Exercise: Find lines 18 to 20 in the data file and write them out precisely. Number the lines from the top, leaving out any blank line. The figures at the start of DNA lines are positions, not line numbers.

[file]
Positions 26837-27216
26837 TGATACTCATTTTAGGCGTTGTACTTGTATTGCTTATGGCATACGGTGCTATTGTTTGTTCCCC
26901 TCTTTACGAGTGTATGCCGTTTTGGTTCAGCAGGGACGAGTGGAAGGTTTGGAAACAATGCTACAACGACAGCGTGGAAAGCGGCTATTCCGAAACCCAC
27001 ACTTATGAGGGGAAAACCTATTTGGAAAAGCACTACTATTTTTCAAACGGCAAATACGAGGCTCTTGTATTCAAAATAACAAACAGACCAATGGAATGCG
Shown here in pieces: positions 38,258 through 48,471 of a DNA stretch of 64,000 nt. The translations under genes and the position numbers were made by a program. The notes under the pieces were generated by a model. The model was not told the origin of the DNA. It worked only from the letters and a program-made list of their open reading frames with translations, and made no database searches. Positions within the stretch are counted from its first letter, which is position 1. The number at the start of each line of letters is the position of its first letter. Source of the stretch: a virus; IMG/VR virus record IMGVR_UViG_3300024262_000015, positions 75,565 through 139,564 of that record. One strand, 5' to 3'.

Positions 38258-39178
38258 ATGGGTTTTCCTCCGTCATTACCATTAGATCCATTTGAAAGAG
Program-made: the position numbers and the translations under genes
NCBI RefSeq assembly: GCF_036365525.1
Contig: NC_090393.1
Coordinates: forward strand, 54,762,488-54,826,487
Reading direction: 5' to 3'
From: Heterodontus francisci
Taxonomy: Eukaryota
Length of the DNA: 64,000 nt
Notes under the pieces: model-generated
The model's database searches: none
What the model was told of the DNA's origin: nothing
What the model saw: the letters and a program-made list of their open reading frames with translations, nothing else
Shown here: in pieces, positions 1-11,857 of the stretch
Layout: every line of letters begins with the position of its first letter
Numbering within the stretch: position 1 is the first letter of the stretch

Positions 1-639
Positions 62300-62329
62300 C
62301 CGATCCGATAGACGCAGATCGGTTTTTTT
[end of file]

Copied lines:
What the model was told of the DNA's origin: nothing
What the model saw: the letters and a program-made list of their open reading frames with translations, nothing else
Shown here: in pieces, positions 1-11,857 of the stretch